He is a very solid tackler, and while he isn’t the most athletically-gifted player in the draft, he’s a hard worker that should fit in very well with the team’s culture in Chicago.

Round 4, Pick 124: Deon Bush, Safety – Miami

Grade: B

If Bears fans wanted a hard hitter, then they certainly found one in Bush. In highlight packages on YouTube, Bush routinely makes monstrous hits over the middle of the field, and even though he isn’t the most sure-handed tackler in the draft, the Bears certainly view him as a similar talent to Adrian Amos at the safety spot.

According to scouting reports, Bush will need to work hard on his ability to diagnose plays off the snap. Fortunately for him, he works out in the offseason with Bears safety Antrel Rolle, and he’s looking forward to working with his fellow Hurricanes alum at the next level.

Round 4, Pick 127: Deiondre’ Hall, Safety – Northern Iowa

Grade: B+

Pace and company love players with long arms, and Hall’s are incredibly long, measuring in at 34 and 3/8ths inches. That is one inch longer than Kyle Long’s arms, and that length gives him the unique ability to force turnovers and wrap up tackles in space at the safety position.

In his post-draft interview, Hall said that he models his game after Charles Tillman, and if he can provide that style of production, then Vic Fangio is absolutely going to love him. The Bears have been looking for playmakers in space, and adding a player that can take reps along with Adrian Amos could be a huge boost to a secondary in desperate need of one.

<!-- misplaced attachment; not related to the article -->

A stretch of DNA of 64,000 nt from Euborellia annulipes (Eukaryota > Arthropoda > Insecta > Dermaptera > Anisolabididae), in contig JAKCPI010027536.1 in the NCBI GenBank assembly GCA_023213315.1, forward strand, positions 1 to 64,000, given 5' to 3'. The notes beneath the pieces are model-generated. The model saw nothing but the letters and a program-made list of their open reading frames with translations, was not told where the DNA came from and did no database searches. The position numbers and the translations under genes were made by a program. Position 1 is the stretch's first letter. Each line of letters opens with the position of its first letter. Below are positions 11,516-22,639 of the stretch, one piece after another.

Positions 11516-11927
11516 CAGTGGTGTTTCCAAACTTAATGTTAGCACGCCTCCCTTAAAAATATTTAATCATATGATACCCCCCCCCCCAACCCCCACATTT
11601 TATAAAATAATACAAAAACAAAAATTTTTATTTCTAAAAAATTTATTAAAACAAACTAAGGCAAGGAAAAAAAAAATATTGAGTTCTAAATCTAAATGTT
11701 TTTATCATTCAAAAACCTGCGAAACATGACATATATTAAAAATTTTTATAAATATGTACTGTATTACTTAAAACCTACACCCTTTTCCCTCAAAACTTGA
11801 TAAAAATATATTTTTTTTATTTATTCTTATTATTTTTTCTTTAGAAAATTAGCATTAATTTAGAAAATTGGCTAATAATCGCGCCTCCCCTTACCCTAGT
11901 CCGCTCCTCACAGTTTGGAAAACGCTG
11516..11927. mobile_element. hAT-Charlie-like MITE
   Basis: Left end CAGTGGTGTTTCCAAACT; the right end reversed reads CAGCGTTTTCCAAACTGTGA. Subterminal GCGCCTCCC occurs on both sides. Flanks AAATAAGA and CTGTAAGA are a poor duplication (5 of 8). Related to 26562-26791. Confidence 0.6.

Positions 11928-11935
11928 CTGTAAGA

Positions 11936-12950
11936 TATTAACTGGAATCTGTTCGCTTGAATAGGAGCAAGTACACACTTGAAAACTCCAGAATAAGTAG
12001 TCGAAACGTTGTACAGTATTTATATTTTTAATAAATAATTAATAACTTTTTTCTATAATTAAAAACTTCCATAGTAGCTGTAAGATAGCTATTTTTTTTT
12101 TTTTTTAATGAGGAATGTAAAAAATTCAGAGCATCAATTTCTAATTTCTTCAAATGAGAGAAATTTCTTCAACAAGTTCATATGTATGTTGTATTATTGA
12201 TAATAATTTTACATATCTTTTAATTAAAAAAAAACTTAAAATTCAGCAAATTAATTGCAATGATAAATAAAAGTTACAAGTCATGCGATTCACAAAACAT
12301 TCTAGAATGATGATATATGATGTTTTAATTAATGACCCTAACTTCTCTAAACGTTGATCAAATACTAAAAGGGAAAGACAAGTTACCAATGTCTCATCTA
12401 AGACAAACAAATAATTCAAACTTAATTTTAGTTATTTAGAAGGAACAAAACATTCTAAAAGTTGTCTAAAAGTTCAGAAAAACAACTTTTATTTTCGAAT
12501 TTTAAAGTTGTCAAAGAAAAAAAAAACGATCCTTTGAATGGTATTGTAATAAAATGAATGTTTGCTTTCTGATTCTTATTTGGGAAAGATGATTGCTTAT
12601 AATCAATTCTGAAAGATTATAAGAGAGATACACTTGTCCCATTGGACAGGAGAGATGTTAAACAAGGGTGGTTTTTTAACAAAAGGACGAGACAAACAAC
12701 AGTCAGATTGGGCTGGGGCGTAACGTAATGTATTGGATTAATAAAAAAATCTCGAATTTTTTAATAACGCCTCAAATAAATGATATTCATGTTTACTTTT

Round 5, Pick 150: Jordan Howard, Running Back – Indiana

Grade: A

The Bears already have a lot of running backs on their roster, with Jeremy Langford, Ka’Deem Carey, and Jacquizz Rodgers all already in the mix, but Howard gives the Bears something they were sorely lacking last year: a really good third down and short yardage option out of the backfield.

Watching film of Howard reveals exactly what the Bears are hoping for out of him: a vicious runner that hits opponents hard, gets extra yards with his strength and nose for gaps in the line of scrimmage, and, most notably, a guy that can actually catch the ball out of the backfield.

He is a third or fourth round talent that the Bears managed to grab in the fifth round, and fans should be thrilled with his selection.

Round 6, Pick 185: DeAndre Houston-Carson, Safety – William & Mary

Grade: A-

When picking this late in the draft, teams are looking for two things: versatility and an ability to play special teams. Houston-Carson fills both of those roles, and he has the game that the Bears are looking for in their players. He has long arms, an insatiable work ethic, and is willing to do the nitty-gritty work involved with playing on the special teams unit.

With the way this team has struggled in that area the last several seasons, adding a good player like Houston-Carson is certainly the way to go.

Round 7, Pick 230: Daniel Braverman, Wide Receiver - Western Michigan

Grade: B+

The Bears already have a really solid slot receiver type in Marc Mariani, but Braverman could give them another option there if they choose to utilize him in that fashion. He's got decent speed, but he doesn't have much size and isn't exactly a downfield threat. Should be interested to see what Dowell Loggains has in mind for him.